"making streaks"

Joel S. Berson Berson at ATT.NET
Mon Jun 18 16:45:59 UTC 2012

I take "quod will be his pass word" as meaning
"quod will be the word that identifies him"; that
is, the word on his (imagined) pass (identification document).


At 6/18/2012 11:22 AM, George Thompson wrote:

>[An overdressed pimp -- not that there has ever been any other kind --
>appears before a police justice to lodge a complaint against one of his
>whores; the judge sends him off, and he is razzed by the hangers-out in the
>court room as he leaves.]
>The way the fellow made streaks was truly laughable, and afforded capital
>fun to the spectators.  If he infests the office again, quod will be his
>pass word.
>  ...
>"Quod will be his pass word" is an odd expression.  Evidently it means
>""quod" is the word that will gain him admission to the jail", which is to
>say, the next time the judge sees him, he will send him to jail on general
>principles.  (As in the OED definition of "Password": "a selected word or
>phrase securing admission".)  Are there other instances?  Or parallels (X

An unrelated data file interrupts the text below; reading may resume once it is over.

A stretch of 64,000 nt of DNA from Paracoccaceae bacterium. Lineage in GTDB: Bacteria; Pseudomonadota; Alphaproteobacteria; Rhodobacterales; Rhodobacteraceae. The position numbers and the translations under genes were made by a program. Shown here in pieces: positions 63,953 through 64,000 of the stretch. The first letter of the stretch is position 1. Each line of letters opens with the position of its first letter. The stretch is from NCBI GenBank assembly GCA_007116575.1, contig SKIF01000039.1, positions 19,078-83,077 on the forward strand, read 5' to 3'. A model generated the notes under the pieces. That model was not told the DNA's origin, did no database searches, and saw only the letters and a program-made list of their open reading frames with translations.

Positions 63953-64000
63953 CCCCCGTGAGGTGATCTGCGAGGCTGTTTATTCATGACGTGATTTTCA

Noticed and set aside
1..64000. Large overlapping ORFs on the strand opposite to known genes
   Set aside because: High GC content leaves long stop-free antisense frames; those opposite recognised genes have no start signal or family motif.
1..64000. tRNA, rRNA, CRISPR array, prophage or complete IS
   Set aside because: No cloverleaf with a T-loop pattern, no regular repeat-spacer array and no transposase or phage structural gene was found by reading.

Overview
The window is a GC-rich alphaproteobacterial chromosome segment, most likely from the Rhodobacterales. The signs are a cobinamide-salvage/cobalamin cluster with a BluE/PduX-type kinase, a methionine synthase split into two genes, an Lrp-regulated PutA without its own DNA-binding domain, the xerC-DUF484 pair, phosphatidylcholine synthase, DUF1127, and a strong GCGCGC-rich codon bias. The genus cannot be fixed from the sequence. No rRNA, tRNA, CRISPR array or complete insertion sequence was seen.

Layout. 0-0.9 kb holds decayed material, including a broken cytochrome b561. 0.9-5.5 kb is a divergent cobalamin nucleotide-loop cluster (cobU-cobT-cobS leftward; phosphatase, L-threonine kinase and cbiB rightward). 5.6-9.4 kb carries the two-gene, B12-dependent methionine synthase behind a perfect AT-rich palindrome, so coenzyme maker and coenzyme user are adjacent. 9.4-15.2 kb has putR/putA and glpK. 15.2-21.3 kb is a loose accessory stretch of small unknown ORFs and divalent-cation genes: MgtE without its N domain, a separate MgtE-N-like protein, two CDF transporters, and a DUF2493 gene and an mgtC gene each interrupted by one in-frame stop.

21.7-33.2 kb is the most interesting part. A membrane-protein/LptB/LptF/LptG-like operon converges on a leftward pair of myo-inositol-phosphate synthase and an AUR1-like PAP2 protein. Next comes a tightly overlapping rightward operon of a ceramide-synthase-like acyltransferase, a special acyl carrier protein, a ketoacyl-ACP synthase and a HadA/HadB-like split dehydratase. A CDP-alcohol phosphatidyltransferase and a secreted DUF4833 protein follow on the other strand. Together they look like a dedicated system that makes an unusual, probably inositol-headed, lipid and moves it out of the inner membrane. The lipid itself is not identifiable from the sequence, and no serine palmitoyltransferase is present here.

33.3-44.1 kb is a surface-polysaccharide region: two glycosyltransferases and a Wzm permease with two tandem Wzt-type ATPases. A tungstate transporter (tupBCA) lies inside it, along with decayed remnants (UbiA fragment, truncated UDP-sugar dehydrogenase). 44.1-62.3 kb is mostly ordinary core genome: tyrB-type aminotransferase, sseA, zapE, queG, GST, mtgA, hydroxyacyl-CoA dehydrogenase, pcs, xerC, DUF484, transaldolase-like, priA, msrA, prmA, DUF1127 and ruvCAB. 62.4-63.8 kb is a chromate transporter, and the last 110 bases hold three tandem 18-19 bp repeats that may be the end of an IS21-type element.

>shall be his password)?
>* *
>OED, "quod":
>Prison, the state of imprisonment; (also) †a prison. Freq. in *in qquod*.
>1699   B. E. *New Dict. Canting Crew*,   *Quod*, Newgate; also any Prison,
>tho' for Debt.
>1752   H. Fielding *Amelia* I. i. iv. 30   There is not such a Pickpocket
>in the whole *Quad*.
>1795   in *Spirit of Public Jrnls.* (1801) IV. 226   Coming home, was cast
>in quod Till subjects paid his ransom.
>1848   Thackeray *Vanity Fair* liv. 487   She's..grudged me a hundred pound
>to get me out of quod.
>[I have 3 or 4 examples from NYC sources of the 1830s, the earliest 1830]
>OED, "Password":
>  *1.* *a.* A selected word or phrase securing admission, recognition, etc.,
>when used by those to whom it is disclosed; (*Mil.*) a watchword, a parole.
>1799   Scott tr. Goethe *Goetz of Berlichingen* ii. iii. 69   George
>shall..force the fellow to give him the pass-word.
>1811   F. Plowden *Hist. Ireland 1801­10* II. iv. 443   The secret  passages
>to the back of the throne were daily thronged by those, who had the *pass
>word* or private key.
>1855   T. B. Macaulay *Hist. Eng.* III. xv. 555   Ferguson..longed to be
>again the president of societies where none could enter without a pass-word.
>1890   ‘R. Boldrewood’ *Colonial Reformer* (1891) 142   That fresh,
>unspoiled, girlish heart to which he alone had the password.
>George A. Thompson
>Author of A Documentary History of "The African Theatre", Northwestern
>Univ. Pr., 1998, but nothing much since then.
>The American Dialect Society - http://www.americandialect.org

The American Dialect Society - http://www.americandialect.org

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